To the editor: Three months after a gunman killed 17 people at Marjory Stoneman Douglas High School in Parkland, Fla., it is clear that the politics of gun violence prevention have shifted. As the Los Angeles Times noted, one of the indicators of this shift is the bipartisan passage of state laws across the country to keep guns away from people determined to be at great risk of committing violence.
The focus on behavioral factors makes extreme risk laws unique and effective, as the criteria for removal are based on behavior, like a history of violence. These risk laws should not be based on a diagnosis of mental illness.
Research shows that mental illness is not a significant risk factor for interpersonal violence, and blaming those with mental illness reinforces stigma. As dozens of states consider enacting extreme risk laws, legislators must be mindful to craft policies based on evidence and behavior, not prejudice and misinformation.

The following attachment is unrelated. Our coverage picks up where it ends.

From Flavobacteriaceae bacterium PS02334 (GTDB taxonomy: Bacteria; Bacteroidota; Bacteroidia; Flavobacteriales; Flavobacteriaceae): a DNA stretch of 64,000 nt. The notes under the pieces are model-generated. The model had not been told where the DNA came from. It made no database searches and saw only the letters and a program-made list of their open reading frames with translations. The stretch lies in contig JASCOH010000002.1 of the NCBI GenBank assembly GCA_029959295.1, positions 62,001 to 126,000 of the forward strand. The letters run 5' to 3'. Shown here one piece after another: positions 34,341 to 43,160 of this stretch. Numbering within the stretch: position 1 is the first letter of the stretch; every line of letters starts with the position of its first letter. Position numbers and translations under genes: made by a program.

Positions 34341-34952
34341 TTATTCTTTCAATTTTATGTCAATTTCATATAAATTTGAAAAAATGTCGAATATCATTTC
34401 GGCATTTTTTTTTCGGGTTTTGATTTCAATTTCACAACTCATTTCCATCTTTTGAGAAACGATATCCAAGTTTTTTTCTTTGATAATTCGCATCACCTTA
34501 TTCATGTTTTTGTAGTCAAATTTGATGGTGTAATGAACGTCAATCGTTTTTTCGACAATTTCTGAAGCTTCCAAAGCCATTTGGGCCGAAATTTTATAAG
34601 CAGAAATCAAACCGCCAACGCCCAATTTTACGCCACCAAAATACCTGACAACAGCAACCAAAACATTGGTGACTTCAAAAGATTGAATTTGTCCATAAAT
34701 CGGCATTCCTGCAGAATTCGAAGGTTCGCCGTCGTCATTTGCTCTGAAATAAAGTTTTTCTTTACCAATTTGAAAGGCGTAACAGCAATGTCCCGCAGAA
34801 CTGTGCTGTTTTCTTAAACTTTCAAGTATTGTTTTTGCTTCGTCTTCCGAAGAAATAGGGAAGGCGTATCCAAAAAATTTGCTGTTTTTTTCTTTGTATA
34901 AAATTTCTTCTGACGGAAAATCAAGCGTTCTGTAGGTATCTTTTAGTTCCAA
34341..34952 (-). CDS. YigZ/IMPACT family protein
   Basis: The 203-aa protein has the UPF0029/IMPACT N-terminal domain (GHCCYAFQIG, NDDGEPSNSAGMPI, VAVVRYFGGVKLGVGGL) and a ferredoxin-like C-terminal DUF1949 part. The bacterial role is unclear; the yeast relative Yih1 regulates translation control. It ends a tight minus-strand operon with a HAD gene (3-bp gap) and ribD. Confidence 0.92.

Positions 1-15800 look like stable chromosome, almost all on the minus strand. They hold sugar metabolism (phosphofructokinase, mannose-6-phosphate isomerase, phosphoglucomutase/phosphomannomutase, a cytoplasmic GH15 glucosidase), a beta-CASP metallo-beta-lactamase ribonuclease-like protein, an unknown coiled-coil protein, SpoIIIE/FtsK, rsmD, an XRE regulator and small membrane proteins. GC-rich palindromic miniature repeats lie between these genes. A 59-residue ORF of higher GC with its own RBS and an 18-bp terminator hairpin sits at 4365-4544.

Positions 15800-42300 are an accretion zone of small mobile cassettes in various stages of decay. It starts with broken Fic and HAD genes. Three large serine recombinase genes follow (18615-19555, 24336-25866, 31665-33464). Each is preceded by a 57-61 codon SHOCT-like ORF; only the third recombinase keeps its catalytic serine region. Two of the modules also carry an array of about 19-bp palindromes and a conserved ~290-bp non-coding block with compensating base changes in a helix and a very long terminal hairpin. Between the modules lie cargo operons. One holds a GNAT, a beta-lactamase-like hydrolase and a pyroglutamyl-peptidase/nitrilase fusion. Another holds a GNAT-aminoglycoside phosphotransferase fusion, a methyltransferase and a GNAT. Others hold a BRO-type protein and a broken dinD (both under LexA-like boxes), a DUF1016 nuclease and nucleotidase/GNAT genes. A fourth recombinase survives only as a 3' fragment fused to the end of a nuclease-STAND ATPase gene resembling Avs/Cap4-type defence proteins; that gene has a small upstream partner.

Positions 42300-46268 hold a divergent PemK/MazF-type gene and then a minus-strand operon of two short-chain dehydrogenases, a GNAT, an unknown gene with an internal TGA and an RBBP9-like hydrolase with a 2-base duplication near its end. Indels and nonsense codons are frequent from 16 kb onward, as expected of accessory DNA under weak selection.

Bryan Barks, Washington
The writer is executive editor at the Coalition to Stop Gun Violence.
To the editor: What an amazing story: Doctors telling patients with dementia (those who may not know where they are, who they are, to whom they are talking or what they are doing) to give up their guns.
One can see Wayne LaPierre and Oliver North of the National Rifle Assn. going into a frenzy over this. Without a doubt we will see vociferous attacks upon the medical profession by President Trump and other NRA surrogates exhorting the faithful to prevent anyone from denying an American citizen, regardless of whether he or she has dementia, the constitutional right to own a gun.
After all, the right is absolute.
Frank Ferrone, El Cajon